Monday, August 10, 2020

Botswana betting on India and USA recovery

Botswana’s diamond dependent economy has pinned its hopes of recovery on developments in India and USA, two of the world’s most hard hit by coronavirus pandemic yet key markets for Botswana’s diamond exports. 

Marcus Te Haar, the managing director of Okavango Diamond Company (ODC), a government owned diamond company, this week revealed that the diamond industry is in its worst economic downturn, owing to disrupted supply chains caused by Covid-19 containment measures that has led to clogging up of the diamond pipeline. 

ODC was formed in 2012 after the Botswana government negotiated with global mining giant De Beers to sell 15 percent of Debswana’s rough diamonds to the state-owned diamond company. Te Haar said that diamond sales this year have been impacted by developments in India, a leading market for rough diamonds, and the United States (USA) which is the biggest market of jewellery. 

About 75 percent of ODC’s rough diamonds end up in India for polishing and manufacturing. The Asian country which is responsible for over 90 percent of rough diamond imports has recorded over 1 million confirmed cases of coronavirus, placing it  just behind USA and Brazil. India in late March imposed a nationwide lockdown, restricting movements and shuttering business activities.

“If we cannot access the Indian market it creates a huge bottleneck for us. ODC is no different, every single rough diamond seller in our part of the pipeline is feeling the same,” Te Haar said.

After around two and a half months of restricted business activities in India, diamond markets and factories resumed operations beginning of June. However, some parts of India had to shut down the factories after many diamond polishers tested positive in mid-June.  

The diamond industry in Surat, a major diamond cutting city in India, has been badly hit with over 600 diamond polishers testing positive till date. Mumbai, where most rough diamond buyers are based, has also recorded high number of infections.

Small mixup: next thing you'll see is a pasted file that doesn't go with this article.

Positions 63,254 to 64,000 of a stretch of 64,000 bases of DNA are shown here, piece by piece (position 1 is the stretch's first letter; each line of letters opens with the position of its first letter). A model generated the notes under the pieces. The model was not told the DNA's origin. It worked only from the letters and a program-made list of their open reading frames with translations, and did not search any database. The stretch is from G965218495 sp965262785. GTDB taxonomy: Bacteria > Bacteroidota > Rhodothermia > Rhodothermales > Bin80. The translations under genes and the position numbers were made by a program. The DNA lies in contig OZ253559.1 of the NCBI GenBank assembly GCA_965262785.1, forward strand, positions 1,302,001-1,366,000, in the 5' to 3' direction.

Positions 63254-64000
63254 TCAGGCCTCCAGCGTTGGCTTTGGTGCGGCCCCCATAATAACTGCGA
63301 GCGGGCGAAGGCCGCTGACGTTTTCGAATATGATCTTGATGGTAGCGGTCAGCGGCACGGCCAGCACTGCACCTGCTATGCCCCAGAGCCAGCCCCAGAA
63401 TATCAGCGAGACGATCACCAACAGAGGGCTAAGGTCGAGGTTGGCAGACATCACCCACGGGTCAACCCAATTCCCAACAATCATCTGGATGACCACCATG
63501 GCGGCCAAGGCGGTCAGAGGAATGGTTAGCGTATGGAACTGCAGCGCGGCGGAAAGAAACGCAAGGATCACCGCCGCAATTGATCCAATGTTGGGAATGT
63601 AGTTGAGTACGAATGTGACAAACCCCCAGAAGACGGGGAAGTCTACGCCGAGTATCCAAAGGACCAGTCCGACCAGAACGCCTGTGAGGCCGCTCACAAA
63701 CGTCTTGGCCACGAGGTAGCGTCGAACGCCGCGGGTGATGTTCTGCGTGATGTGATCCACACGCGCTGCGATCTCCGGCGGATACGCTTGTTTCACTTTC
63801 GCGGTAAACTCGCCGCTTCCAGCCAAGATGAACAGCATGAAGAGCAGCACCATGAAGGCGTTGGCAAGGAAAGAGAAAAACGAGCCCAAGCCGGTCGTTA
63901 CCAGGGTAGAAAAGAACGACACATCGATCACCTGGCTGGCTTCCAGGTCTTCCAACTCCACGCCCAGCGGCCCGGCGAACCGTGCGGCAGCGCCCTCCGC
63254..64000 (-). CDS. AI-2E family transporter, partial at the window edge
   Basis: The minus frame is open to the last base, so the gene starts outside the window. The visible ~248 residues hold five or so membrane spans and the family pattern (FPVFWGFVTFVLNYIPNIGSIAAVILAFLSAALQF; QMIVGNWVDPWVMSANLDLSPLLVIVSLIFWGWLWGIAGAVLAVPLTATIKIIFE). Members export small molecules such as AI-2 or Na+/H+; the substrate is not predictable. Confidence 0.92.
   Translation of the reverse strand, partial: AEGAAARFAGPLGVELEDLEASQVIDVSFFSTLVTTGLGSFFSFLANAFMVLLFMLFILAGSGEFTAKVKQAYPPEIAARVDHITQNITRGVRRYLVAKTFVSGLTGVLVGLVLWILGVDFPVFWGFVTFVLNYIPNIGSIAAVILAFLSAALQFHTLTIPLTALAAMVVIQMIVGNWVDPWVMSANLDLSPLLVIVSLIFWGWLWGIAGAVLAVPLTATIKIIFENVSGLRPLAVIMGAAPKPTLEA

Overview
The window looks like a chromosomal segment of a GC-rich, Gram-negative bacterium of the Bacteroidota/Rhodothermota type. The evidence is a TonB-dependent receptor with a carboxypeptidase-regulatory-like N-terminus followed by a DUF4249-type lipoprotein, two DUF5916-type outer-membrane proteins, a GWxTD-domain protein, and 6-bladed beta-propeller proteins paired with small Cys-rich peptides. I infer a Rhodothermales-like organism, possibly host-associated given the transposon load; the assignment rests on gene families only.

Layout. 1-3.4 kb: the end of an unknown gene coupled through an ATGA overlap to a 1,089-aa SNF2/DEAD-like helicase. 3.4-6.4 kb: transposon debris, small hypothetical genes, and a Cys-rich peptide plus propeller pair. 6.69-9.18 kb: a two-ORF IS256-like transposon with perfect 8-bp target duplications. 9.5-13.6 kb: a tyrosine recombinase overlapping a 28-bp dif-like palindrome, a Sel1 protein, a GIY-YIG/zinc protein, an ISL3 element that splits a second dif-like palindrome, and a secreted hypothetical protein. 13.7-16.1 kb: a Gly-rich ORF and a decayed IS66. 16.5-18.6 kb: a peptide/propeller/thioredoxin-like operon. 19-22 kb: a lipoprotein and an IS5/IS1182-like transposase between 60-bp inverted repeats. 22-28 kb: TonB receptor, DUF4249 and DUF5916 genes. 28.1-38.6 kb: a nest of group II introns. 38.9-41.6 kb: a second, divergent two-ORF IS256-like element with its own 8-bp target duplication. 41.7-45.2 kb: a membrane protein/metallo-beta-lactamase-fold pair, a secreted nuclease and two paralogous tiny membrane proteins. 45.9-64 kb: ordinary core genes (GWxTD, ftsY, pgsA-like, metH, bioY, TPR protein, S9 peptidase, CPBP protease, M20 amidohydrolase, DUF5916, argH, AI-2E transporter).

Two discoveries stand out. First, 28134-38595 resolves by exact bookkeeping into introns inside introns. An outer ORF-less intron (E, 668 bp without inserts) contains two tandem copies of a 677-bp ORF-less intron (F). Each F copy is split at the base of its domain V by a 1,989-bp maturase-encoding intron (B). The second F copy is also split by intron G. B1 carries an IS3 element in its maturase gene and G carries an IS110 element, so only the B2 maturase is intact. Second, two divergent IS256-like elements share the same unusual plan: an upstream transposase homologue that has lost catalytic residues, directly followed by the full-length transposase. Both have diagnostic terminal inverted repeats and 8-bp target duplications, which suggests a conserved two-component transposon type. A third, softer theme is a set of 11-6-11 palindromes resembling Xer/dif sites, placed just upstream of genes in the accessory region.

“Our customers are not inclined to buy our rough diamonds because they cannot process the materials that are in their factories. We have two other  problems in India. We have got a high level of diamond inventory, which is carried from 2019,” said Te Haar.

“The Indian manufacturing community as a whole have a self-imposed embargo on importation of rough diamonds. So, they collectively decided that they are not going to import diamonds from anywhere in the world.”

The second issue is the tax levied on online purchases of diamonds going  into India, which has impacted pricing, Ter Haar said, adding that until India opens up, companies like ODC and their competitors are in a tricky spot in what they can sell. 

The diamond industry value chain has also been affected further downstream as the largest market for polished diamonds is battling to fend off high number of Covid-19 infections. The USA has the world’s highest number of Covid-19 infections at over 3 million, with the outbreak affecting consumer sentiments in the world’s biggest economy.

“The USA is important as a retail destination for polished diamonds. The vast majority of diamonds are sold in the USA in the second half of the year. If there is any squeeze on the ability to sell polished diamonds in the USA it affects the entire value chain,” Te Haar said. 

Signet, which is the largest diamond retailer in the USA, is closing 380 stores this year, representing 12 percent of their retail footprint. Most of retailers are projecting 20 to 40 percent of diamond sales for 2020 retail year. 

“In my experience in the diamond industry, which is over a decade, I have never seen an impact which has been so severe and so sharp as this particular one,” he said. 

Te Haar added that the Covid-19 outbreak in late January reversed what appeared to a be a recovery in the diamond industry, which has been under pressure since 2017 due to high inventory of lower value rough diamonds. The disruptions caused by the Covid-19 containment measures have resulted in sharp declines of diamond prices, forcing diamond companies to postpone some of the planned sales. 

The ODC boss said they are exploring other avenues to sell internationally. The company usually holds ten rough diamond sales in Gaborone, with annual sales hitting over P5 billion. But with Gaborone currently closed off to foreign travellers, Te Haar says they are sending their products to Antwerp to see if there is any demand there. The city in Belgium is the only diamond centre in the world that is currently open but represents a small component of ODC’s customer base.

“We would rather sell than not at all. But it is not all bad news. We think the recovery is imminent. Two most important factors have to happen, India needs to open up and so does the USA,” Te Haar said. 

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